Stephen Jones (left) and Conexus Financial founder Colin Tate at the Quality of Advice Review breakfast in Sydney.

The Minister for Financial Services Stephen Jones has given his clearest indication the future of Statements of Advice is due for reform.  

Speaking at the first of three roadshow dates hosted by Professional Planner parent company of Conexus Financial in partnership with Allianz Retire+, the Minister said it’s not reasonable to expect consumers to engage with 100-page advice documents. 

“On this one it’s a bloody no-brainer,” Jones said. “That may have started with a good intention to ensure that consumers are protected, but are actually a risk mitigation device for the licensee and/or product manufacturers. They’re not doing what they’re intended to do.” 

However, Jones ruled out eliminating them outright. 

“It is important when somebody is sitting down with a financial planner and gets a piece of advice – comprehensive or otherwise – that they walk away with a bit of paper,” Jones said.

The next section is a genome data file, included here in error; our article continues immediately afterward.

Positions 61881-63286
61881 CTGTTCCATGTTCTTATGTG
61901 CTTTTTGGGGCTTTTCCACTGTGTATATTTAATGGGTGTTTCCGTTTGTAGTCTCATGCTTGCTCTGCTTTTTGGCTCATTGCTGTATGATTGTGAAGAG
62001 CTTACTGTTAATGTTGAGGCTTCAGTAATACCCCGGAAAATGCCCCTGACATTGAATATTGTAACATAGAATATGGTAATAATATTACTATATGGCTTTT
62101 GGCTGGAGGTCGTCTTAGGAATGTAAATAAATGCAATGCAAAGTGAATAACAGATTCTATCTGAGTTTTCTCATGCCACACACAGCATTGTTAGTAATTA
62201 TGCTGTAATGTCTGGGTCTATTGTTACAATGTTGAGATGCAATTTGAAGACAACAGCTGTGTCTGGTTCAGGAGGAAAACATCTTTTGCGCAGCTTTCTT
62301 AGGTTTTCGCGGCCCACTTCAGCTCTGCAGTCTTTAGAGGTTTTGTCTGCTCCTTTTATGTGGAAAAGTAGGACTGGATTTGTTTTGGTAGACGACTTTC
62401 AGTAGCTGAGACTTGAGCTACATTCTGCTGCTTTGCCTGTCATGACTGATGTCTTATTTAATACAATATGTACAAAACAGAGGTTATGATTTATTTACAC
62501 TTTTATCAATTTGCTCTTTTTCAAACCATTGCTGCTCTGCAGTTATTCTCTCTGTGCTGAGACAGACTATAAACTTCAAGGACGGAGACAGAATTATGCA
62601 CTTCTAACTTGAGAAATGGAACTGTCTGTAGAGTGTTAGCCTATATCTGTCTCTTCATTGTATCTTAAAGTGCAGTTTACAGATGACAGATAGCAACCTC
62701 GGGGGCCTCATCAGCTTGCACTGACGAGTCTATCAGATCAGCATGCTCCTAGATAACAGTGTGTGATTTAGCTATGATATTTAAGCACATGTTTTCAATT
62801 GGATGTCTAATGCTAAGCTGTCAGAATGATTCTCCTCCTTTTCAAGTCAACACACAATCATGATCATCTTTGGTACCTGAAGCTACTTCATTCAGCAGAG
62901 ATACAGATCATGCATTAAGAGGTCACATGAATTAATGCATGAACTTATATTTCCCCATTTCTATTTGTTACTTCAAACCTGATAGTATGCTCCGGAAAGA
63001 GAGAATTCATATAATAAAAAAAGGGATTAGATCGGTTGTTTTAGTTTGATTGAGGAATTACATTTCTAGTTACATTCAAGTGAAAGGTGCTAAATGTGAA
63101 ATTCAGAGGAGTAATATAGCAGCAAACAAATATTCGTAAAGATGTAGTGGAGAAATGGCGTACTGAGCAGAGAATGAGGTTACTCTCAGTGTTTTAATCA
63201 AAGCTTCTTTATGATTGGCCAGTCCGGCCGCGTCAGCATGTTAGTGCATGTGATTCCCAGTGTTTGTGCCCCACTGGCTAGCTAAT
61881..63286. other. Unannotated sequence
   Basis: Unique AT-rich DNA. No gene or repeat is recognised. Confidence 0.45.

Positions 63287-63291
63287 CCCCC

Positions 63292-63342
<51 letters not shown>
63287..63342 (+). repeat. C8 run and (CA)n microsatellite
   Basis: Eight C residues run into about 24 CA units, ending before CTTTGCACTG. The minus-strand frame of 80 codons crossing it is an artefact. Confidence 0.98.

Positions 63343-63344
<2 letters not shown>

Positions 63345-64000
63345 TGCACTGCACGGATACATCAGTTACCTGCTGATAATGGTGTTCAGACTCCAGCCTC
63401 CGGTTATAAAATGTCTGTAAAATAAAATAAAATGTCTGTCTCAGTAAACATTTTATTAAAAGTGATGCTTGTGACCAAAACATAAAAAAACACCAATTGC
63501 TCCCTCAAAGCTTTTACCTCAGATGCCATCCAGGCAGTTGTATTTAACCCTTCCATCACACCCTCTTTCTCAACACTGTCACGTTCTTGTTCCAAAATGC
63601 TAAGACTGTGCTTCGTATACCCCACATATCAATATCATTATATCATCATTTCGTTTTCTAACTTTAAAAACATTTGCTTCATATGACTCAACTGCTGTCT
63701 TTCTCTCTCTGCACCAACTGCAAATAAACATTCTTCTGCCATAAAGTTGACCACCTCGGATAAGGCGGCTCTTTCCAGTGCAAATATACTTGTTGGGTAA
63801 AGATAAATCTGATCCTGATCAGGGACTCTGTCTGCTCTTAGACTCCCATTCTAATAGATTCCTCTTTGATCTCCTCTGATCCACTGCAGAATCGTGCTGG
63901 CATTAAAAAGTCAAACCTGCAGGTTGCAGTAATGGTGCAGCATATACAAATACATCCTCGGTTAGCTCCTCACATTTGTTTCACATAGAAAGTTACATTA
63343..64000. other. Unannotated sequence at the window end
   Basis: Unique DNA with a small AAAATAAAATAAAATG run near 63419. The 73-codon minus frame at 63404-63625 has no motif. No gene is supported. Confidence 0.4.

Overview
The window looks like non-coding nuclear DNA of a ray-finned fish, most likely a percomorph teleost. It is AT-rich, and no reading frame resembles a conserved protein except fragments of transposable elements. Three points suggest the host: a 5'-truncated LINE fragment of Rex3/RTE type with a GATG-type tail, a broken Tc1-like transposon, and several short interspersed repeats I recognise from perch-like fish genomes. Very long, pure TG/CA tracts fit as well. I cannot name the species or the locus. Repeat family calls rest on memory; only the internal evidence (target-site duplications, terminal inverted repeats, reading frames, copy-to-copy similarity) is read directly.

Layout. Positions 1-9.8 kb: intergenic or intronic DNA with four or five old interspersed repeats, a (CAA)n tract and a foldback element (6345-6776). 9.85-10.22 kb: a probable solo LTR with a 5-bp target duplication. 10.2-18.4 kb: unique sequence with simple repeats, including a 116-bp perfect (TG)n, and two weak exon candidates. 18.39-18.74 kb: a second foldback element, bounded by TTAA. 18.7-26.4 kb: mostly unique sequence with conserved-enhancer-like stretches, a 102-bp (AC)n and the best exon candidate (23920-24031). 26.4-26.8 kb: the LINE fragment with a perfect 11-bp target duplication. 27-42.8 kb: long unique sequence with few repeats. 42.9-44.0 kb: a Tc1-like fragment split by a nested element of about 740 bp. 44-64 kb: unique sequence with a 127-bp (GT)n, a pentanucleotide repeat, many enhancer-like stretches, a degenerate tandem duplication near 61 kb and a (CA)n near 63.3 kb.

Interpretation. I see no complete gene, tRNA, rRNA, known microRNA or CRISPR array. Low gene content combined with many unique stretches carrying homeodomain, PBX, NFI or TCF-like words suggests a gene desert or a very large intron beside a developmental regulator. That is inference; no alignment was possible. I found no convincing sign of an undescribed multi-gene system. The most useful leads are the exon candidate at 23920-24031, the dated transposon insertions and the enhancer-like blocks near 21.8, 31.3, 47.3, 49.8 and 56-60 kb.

“Even if we said they didn’t have to [give a document outlining the advice given] the overwhelming majority of licensees and financial planners would ensure they did.” 

Jones wouldn’t specify what the size of the ideal future SOA should look like, only that the current arrangement is not “fit for purpose”. 

“They’re churning up a lot of time and money, and consumers aren’t reading them or understanding them,” Jones said. 

The admission comes the week after five consumer groups sent a letter to the Minister stating they had softened their stance towards reforming SOAs and the safe harbour steps of the Best Interests Duty. 

“We would support reforms to facilitate the provision of shorter, more meaningful information by advisers to their clients,” the letter from Choice and four other consumer groups said. 

“We would however oppose the recommendation that advisers no longer be required to provide any record of advice to their clients.” 

In the interest of time 

Although the Minister made himself available to hear directly from the industry during the roadshow, the consultation on the final report of the Quality of Advice Review is yet to officially open via Treasury. 

Despite pressure from the room, the Minister remains uncommitted to a firm timeline of reforms, insisting the changes will first go through cabinet and then be introduced, where necessary, via legislation.